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29 Surprising Trampoline Facts You Never Knew

Bounce through history with our list of 29 astonishing trampoline facts. Discover trivia from WWII to NASA and beyond. Amaze your friends and family! 

min read

29 Surprising Trampoline Facts You Never Knew

You may not think it, but trampolines have a rich history.   

From World War II to NASA to the Olympics, trampolines have an expansive reach beyond the backyard.  

We’re going to use our decades of expertise and share with you 29 fun trampoline facts that you probably didn’t know about.   

Feel free to share these with your friends and family the next time you get together!  

29 Fun Trampoline Facts   

Below is our roundup of some super-cool trampoline facts:  

1. The first prototype of a trampoline was created in the 1930s by George Nissen and Larry Griswold. Both were gymnastics competitors!  

2. Nissen formulated the idea of a trampoline after attending a circus in 1930.  

3. Trampolines have been used by the military to train pilots to respond to difficult air maneuvers.   

4. According to the Guinness Book of World Records, the highest trampoline bounce ever recorded is 22 ft, 1 in.  

On the set of TODAY, where the highest trampoline bounce occurred.

Photo courtesy of TODAY. 

5. NASA found that 10 minutes of jumping burns more calories than 30 minutes of running.  

6. NASA has also used trampolines to help astronauts with regaining balance after being in space.  

7. Traditional trampolines use metal springs to provide the bounce. They are your classic backyard trampoline. 

A child jumping in mid-air on a spring trampoline with green safety padding.

Photo courtesy of Walmart.  

8. Almost all trampoline mats are made from the same material: polypropylene.   

9. Trampolining was officially introduced into the Olympics in 2000 at the Sydney Games.  

10. The world trampoline has Spanish roots. It comes from the word “trampolín,” which means diving board.  

11. The first springless trampoline was introduced in the early 2000s by our inventor, Dr. Keith Alexander. They use fiberglass rods to replace the metal springs.  

The inventor of Springfree Trampoline standing in front of a springless trampoline with a child jumping on it.

Springfree Trampoline. 

12. Springfree Trampoline is the only trampoline type to eliminate 90% of product-related injuries.  

13. The first trampoline park was built in 2004 (Sky Zone).  

14. The largest trampoline park is Flip Out Trampoline Park, located in Glasgow, Scotland. It has 63,000 square feet of space!  

15. Trampolines are not just for bouncing – there are tons of trampoline games and activities, like chalk drawing, that you can do!  

16. In the 1950s, there were dedicated “jump centers” throughout the US for kids to jump on.   

Multiple people jumping at a Jump Center in the mid-20th Century.

Photo courtesy of Trampoline History Blog. 

17. There are trampolines built to be used on water – appropriately called water trampolines.   

18. Mini trampolines (also called rebounders or exercise trampolines) became immensely popular in the early 1980s after the NASA Study was published. Rebounding still remains a popular form of exercise today.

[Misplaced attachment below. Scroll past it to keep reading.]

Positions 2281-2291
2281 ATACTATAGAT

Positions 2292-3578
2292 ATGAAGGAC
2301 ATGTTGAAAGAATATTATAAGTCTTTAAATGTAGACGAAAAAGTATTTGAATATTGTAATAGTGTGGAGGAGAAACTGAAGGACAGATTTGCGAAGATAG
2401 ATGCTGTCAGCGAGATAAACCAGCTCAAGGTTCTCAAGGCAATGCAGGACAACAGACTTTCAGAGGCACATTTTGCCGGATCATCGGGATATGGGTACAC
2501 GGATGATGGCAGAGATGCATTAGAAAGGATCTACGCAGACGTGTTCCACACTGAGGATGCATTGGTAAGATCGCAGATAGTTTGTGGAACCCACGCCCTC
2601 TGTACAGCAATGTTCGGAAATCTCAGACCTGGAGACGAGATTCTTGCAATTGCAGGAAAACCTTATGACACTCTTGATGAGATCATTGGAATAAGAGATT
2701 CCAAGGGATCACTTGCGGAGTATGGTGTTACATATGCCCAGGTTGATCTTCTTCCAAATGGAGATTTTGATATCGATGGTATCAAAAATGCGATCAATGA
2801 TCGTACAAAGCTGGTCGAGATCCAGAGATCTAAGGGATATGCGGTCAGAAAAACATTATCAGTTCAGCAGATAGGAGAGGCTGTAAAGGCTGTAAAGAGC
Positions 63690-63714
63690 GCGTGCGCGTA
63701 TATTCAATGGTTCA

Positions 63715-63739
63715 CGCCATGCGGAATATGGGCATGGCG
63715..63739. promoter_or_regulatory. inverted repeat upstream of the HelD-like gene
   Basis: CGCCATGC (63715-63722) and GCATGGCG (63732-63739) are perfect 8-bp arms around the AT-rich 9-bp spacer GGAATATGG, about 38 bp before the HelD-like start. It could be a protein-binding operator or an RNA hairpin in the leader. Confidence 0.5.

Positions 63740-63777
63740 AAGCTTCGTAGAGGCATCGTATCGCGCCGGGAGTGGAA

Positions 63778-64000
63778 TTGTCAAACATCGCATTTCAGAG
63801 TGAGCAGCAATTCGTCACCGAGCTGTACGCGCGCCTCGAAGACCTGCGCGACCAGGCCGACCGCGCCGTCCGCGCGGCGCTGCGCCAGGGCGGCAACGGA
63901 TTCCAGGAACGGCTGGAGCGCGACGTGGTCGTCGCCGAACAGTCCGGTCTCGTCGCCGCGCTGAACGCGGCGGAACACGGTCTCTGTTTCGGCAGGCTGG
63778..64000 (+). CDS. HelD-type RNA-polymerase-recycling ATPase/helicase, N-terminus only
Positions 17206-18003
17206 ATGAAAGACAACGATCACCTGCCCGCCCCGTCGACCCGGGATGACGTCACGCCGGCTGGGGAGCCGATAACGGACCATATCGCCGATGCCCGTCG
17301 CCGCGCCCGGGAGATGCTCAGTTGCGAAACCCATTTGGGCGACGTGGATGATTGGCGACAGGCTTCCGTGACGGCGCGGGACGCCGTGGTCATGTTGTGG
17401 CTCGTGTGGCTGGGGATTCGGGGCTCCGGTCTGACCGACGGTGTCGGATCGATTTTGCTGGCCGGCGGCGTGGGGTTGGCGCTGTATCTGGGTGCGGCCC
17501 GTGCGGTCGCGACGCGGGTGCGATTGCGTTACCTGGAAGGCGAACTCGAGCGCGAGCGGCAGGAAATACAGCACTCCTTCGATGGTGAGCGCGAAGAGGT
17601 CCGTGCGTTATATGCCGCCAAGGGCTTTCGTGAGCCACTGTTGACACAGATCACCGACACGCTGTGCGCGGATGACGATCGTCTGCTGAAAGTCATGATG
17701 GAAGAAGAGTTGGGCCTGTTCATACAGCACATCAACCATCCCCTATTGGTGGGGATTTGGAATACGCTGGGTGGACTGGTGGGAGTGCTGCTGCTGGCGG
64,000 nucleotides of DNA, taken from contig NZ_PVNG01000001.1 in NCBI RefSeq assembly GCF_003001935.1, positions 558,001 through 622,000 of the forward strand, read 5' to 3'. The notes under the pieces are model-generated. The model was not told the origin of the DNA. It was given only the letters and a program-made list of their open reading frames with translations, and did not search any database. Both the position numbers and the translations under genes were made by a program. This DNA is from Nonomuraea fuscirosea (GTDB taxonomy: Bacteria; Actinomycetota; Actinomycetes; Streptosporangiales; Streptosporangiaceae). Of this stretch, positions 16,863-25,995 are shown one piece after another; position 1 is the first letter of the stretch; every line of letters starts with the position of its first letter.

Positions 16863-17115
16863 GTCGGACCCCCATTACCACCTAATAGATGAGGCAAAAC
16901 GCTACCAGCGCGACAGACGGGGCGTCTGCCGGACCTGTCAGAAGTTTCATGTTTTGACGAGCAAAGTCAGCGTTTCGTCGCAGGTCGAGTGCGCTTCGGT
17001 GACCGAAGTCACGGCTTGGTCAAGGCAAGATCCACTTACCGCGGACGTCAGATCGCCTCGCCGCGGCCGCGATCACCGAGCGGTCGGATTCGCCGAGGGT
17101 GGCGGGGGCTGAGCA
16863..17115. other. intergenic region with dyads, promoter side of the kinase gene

19. Inground trampolines (installed into the ground) can cost over $5,000 to install in your backyard. It’s like installing a backyard swimming pool! 

An inground trampoline. 

Photo courtesy of the Jump Shack. 

20. The Guinness World Record for most consecutive somersaults is 3,333. 

21. Trampolines used to be sold without enclosure nets. This changed around the 2000s; nowadays, you won’t find backyard trampolines sold without them.  

22. Toddlers can jump too! Toddler trampolines are commonly sold and used throughout the world.   

23. The American Society for Testing Materials is the leading source of trampoline standards – ensuring product quality and safety.  

24. An old trampoline can be turned into many things: a greenhouse, chicken coop, and even a nightly hangout spot! 

An old trampoline frame turned into a hangout spot with chairs and lights. 

Photo courtesy of Pinterest.  

25. Trampolines have been shown to significantly improve motor proficiency and strength in children with Autism Spectrum Disorder (ASD).   

26. Another Guinness World Record -- the most people jumping on a trampoline at one time is 376.  

27. Even in a world full of screens, the trampoline market is still expected to grow at a Compound Annual Growth Rate (CAGR) of 4.62% (2022-2029).   

28. The springs on a trampoline take off almost 2 ft of jumping room. So, a 14 ft spring trampoline = about 12 ft of jumping room. 

29. Trampolines are versatile and able to be enjoyed by people of all ages. It’s not just people, either: even bears like to get their daily bounce in! 

Video courtesy of CBC News.

The Best Trampolines of 2024 

Trampolines are so much more than just a place to bounce.   

As you have learned with these fun trampoline facts, the joy of bouncing on a trampoline has transcended generations.   

Trampolines have come a long way since their invention in the 1930s.   

New technologies and innovations have spurred many exciting trends for modern trampolines.  

If you would like to see the current best-of-the-best, we ranked our best trampolines for 2024. Check it out to see which ones made the cut! 

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